McIntosh has embraced the new parts of her identity. She regularly attends Jewish Culture Club, and attended an Indian dance celebration called Garba to learn more about the practices of her ancestors. Learning about her identity increased her awareness of diversity and culture. "Doing this test I realized I am a melting pot of all different races and cultures. Itís interesting and crazy, where you come from," she says.

Freshman Raynel Carballo was anxious to see his results when they came back. "I don't like being wrong. I didn't want to be surprised and find out something like that I'm not European at all," he admits. Thankfully for Carballo, he turned out to be 53 percent European, but he was surprised to find out he was 27 percent Native American, seven percent African, and five percent West Asian.

Though this came as a surprise, it did not upset Carballo, but came more as an intrigue to new parts of his cultural identity. "I would like to travel to these places, get familiar with the culture and the people," Carballo says.
23andme allows users to explore various parts of their identities based off of their genomes. Courtesy of 23andMe
23andme allows users to explore various parts of their identities based off of their genomes.

For Mason, the test results showed that her ancestors descended from regions she would have expected, but she was more Irish than she thought. Mason had already planned a trip to Ireland for fun, but after getting her ancestry results she wanted to know more details about her Irish heritage. "I wish I had more information about those parts of my family. I felt it was going to be even better because I would be in my 'homeland,'" Mason jokes.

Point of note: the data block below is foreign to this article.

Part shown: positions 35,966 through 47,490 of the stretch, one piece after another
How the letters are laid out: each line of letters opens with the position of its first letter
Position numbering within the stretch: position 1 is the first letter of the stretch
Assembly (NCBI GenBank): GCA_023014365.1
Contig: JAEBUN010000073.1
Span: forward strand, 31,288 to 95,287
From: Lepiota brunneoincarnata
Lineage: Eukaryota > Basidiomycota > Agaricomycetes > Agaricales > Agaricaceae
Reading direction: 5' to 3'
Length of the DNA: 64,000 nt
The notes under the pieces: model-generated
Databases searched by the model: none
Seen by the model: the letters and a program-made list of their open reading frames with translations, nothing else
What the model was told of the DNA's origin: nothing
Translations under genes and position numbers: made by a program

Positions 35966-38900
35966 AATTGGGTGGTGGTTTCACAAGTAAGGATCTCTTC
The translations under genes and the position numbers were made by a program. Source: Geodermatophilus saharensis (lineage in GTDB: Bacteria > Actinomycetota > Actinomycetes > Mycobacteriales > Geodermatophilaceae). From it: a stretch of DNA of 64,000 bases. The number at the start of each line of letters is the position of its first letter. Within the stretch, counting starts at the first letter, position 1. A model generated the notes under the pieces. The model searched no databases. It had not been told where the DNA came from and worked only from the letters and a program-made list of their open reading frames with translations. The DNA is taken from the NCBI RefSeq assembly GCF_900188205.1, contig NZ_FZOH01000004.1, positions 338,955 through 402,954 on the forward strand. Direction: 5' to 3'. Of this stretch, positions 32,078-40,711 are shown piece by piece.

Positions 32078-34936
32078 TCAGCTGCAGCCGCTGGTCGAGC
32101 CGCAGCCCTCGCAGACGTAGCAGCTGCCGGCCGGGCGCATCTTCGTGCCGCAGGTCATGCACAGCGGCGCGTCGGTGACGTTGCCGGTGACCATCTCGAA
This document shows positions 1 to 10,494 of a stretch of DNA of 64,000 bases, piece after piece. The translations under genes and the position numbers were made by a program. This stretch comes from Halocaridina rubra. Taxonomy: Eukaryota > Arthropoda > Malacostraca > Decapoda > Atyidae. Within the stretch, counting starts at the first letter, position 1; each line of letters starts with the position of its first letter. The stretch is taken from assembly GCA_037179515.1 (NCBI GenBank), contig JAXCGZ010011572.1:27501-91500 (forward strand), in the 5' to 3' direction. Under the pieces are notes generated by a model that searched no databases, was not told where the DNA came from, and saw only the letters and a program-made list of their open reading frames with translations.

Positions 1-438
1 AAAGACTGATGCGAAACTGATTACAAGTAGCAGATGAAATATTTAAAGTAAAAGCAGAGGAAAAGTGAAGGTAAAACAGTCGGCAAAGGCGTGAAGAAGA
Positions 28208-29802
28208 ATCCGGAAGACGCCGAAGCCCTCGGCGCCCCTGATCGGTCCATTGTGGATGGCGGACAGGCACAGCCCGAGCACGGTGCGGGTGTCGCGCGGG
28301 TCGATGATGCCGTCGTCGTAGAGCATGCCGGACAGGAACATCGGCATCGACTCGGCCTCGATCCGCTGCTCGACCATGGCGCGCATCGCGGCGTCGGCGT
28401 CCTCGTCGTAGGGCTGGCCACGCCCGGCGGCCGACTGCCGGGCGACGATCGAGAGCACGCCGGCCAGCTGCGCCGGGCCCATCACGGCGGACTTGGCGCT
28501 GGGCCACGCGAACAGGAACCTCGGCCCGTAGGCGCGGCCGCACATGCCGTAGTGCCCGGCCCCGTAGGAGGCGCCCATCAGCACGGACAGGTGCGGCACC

The power of a vial of saliva to reveal information fascinates Mason. She is drawn in by the fact that DNA is such an essential part of life, yet has remained somewhat mysterious for so long. "It gives you a little bit of a glimpse. I am a science teacher, I geek out. Your DNA has so much information. Things we'll never know about ourselves, it knows. You can see over thousands of years where your people came from. It's a connecting power," she says.

Finding Family
Mason describes how AncestryDNA suggests possible family members. "It will say a possible range, and then it gives you a confidence level," she explained. Mason attempted to get in contact with people who could have been related to her. "I reached out to one person but I never heard back. I don't know if people are on there to check their messages," she says.